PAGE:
Before the advent of the internet technology, if you were racist, and made a comment revealing you are racist, it was known just in your narrow circle and if it did not take place in a newspaper or the like media, the whole nation and world could not be informed about your abhorrent stance on your unparalleled and unique racial inferiority ideas.

Nowadays everybody has every fucking idea and think that the whole world needs to hear what he or she think about something, be it gender equality, racism, the latest movie, the true ethical governance, education system, same-sex classrooms, the underwear brand of choice of celebrities...

Everybody has every fucking idea and he must indicate it directly or otherwise; and think themselves the supreme authority to illuminate the people, on their personal social media account.

Ps: sorry for the tone but I have been becoming misanthropic  :grilling: :grilling:

trdsf

If I were a business owner, I wouldn't want someone who freely made racist statements representing my company.

There is a slight difference regarding racism as opposed to homophobia, anti-Semitism and the like, in that if I have a racist on staff, and a person of a race against which they are prejudiced comes in, I cannot trust their judgment to treat that client the same as any other.  On the other hand, if a gay or Jewish or whatever client comes in, that's not something they're going to be able to tell on sight (absent identifying adornment like buttons or religious necklaces) and just might behave themselves.

That said, I would probably sack an outspoken homophobe, misogynist or anti-Semite on the grounds that that I don't want that representing my interests either.
"My faith in the Constitution is whole, it is complete, it is total, and I am not going to sit here and be an idle spectator to the diminution, the subversion, the destruction of the Constitution." -- Barbara Jordan

Greatest I am

#10
Yes to the question.--- Does Firing Someone for Being (X)-ist Actually Hold Up?

Hypothetical -- I envisage an employer who fires an employee for wearing an symbol that no company wishes to be associated with.

Perhaps a Swastika, Confederate flag, or advocating wife beating or even burkas where Laïcité has been wisely implemented.

As an aside, I would not mind advocations of husband beatings, just because I need the odd shot from my softer half, to calm my bully side.

Regards
DL


 

Shiranu

QuoteThat said, I would probably sack an outspoken homophobe, misogynist or anti-Semite on the grounds that that I don't want that representing my interests either.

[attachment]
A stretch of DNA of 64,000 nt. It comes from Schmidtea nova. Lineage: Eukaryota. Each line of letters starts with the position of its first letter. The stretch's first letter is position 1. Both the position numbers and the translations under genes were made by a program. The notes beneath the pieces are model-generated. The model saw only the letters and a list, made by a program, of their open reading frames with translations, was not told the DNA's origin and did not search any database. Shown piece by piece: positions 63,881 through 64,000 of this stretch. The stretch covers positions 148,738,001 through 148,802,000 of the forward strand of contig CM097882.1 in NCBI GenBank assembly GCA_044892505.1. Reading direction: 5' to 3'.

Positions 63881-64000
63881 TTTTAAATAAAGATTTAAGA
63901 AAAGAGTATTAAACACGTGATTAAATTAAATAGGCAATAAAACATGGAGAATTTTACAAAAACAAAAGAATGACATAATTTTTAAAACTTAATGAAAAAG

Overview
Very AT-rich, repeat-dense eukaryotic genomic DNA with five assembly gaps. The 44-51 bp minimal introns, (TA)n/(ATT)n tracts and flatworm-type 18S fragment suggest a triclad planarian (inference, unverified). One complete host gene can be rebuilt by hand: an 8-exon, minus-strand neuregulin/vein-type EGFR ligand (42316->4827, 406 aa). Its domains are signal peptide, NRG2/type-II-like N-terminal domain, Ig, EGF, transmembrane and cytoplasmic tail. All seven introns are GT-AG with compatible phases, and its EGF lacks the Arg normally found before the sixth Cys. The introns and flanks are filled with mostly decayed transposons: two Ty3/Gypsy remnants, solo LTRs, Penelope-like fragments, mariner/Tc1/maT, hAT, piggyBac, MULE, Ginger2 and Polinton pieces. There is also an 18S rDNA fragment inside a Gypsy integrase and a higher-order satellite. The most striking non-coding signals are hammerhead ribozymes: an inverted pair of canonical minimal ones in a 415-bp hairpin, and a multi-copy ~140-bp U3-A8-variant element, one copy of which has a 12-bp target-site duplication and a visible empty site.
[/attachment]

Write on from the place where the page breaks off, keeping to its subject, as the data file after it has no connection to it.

As long as that is the reason given, I have no problem with that; it is perfectly logically sound.

Rather my problem is in the semantics; "I fired him because I found (x) disagreeable" vs "I fired him because he was a liability to my profits".

With the first, (x) in the case represents either views or symbols - if that is a logical argument, then fill x with any sort of 'view' or symbol and it still remains logical and that is a slippery slope if I ever saw one. 

Honestly, this thread is half-a-year old at this point; I don't remember the exact situation I was talking about, but I think I can phrase this slightly better - I have no problem with firing someone for logically sound reasons ("they hurt my profits" being the key one) but firing them for any subjective reason ("I don't like what they have to say") and normalizing that being the excuse legitimizes "I don't like..." as not just an argument but a logical excuse to take direct action against someone.

Words are not just words, despite how much those who manipulate them for their own gain would tell you otherwise; they are the most powerful creative and most powerful destructive tool in almost all of mankind's historical arsenal, and we have to make sure that, when they are directly effecting other people's lives (or our own) that like any other tool we use them responsibly, logically and safely.
Every day is a good day to *remove from server* an autocrat.

Shiranu

QuoteHypothetical -- I envisage an employer who fires an employee for wearing an symbol that no company wishes to be associated with.

Perhaps a Swastika, Confederate flag, or advocating wife beating or even burkas where Laïcité has been wisely implemented.